I'd suggest learning SQL a little better so you can make the database do the part it's good at. In particular, start thinking about how to use join and think about data retrieval as a set operation rather than a procedural operation. If you do so, you could execute a single SQL statement and process it something like this (untested):
You can get fancier and get the SQL server to give you counts, averages, max/min values, subtotals, etc. If you spend a bit of time learning SQL, you'll find a lot of these sorts of operations easier and faster.
Why is your code inefficient? Primarily because you're executing more queries than you need to, leading to:
Doing it as a single query gives you one round-trip to parse/execute the query, and since the query returns all your results, it can bundle multiple rows per network packet, greatly reducing the amount of network traffic. (That may be a benefit for your other systems, as well!)
Update: Just in case you want to see how much network traffic could potentially be saved, here are some fake numbers, loosely based in reality.
For this calculation, I'm assuming it takes one round-trip for executing the query, and one round-trip for fetching a single result. Since you're fetching back only a single value from the database each time, I'm going to further assume that each result set could hold values at a time.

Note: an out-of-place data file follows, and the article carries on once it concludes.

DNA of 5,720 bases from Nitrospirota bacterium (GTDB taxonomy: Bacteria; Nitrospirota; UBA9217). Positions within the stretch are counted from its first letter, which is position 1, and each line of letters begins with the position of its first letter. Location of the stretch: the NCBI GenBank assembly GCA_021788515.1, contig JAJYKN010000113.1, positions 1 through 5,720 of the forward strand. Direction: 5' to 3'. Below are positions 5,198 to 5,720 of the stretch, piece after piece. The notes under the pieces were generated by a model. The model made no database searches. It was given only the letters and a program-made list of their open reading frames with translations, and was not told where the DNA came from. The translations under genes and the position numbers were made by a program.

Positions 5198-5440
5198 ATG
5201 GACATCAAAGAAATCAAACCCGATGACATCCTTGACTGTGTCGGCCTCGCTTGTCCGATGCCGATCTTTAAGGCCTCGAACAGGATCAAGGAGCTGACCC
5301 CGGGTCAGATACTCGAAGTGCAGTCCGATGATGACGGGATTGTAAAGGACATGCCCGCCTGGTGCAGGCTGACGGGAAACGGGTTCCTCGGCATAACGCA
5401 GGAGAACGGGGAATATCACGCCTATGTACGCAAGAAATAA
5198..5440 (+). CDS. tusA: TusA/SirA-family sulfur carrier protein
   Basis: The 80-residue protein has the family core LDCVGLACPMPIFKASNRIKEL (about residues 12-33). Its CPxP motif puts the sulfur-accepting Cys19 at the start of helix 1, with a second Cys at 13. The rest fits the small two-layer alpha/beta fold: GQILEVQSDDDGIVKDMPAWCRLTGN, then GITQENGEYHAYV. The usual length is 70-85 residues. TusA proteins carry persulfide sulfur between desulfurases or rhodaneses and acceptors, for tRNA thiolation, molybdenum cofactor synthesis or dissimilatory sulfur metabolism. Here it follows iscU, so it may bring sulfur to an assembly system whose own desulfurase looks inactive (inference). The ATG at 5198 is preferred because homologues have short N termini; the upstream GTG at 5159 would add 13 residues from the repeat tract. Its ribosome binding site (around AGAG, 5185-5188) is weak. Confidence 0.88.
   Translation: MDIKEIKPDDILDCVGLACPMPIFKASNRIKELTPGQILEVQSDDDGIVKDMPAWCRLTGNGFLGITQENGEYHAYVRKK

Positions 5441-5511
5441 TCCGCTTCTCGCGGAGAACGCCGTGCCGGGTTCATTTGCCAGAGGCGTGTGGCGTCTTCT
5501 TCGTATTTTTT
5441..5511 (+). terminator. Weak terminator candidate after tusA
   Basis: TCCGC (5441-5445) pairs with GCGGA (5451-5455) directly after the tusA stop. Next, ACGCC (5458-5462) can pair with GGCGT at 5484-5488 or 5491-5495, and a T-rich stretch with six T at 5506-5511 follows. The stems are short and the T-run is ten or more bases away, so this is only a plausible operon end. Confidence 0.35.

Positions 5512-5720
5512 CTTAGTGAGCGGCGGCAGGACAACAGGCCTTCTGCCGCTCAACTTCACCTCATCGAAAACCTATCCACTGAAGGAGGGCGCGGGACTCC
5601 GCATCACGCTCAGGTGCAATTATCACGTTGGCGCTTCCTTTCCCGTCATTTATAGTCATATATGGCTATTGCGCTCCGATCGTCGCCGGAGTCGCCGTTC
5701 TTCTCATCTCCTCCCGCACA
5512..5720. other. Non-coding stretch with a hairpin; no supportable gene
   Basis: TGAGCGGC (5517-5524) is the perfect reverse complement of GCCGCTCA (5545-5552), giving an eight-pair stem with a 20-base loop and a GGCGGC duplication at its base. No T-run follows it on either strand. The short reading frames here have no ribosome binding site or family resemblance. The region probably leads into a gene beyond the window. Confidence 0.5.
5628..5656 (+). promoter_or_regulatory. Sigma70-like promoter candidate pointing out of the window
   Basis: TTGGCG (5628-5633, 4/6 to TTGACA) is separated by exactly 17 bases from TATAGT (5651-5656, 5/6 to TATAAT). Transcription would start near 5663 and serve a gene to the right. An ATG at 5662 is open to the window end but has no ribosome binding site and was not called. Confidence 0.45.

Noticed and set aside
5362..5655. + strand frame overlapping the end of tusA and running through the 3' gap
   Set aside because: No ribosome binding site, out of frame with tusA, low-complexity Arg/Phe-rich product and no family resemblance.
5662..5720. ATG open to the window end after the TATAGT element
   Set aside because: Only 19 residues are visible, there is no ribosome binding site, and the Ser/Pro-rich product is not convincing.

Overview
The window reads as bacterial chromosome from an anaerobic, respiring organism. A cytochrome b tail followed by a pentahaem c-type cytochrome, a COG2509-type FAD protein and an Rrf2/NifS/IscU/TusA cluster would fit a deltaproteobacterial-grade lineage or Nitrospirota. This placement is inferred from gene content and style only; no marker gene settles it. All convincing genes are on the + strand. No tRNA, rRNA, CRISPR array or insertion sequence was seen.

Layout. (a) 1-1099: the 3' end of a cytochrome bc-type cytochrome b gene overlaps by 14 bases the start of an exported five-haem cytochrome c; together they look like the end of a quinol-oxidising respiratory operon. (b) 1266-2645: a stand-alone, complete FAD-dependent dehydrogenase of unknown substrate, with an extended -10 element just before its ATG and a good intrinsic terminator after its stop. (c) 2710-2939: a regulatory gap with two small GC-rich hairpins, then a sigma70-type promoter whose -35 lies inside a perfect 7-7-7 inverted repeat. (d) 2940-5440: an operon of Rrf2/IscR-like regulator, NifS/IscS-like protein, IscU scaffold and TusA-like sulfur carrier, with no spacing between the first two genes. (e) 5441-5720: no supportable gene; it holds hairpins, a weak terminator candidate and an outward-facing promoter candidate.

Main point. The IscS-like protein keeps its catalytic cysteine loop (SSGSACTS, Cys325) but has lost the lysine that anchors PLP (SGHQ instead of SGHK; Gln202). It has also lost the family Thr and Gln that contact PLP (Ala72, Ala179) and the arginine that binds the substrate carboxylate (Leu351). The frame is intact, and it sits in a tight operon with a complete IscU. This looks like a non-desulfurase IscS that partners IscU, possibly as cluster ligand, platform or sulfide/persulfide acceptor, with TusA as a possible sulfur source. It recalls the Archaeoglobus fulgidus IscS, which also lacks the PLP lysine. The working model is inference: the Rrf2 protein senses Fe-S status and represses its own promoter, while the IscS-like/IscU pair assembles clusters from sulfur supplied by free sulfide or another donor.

So with these assumptions, it looks like you'll have 10 times the network traffic with your code. The dominant factor is the number of data values returned per network transmission, which I conservatively put at 10. I expect that it would be greater than that, with a corresponding increase in efficiency between the two methods.
Someone may want to check the calculations and/or method. For the "My I/Os" column, I have 1 round trip for the query, and (# elements per row)*(# dtl IDs)*(# PAN IDs)/(# values per packet). For the "Your I/Os" column, I come up with 2 round trips round trips when # Dtl IDs is 10, and 11 when # Dtl IDs is 100 and I add 2*(# Dtl IDs)*(# PAN IDs) to it (where 2 is 1 round trip for the query, and one for getting the result).
When your only tool is a hammer, all problems look like your thumb.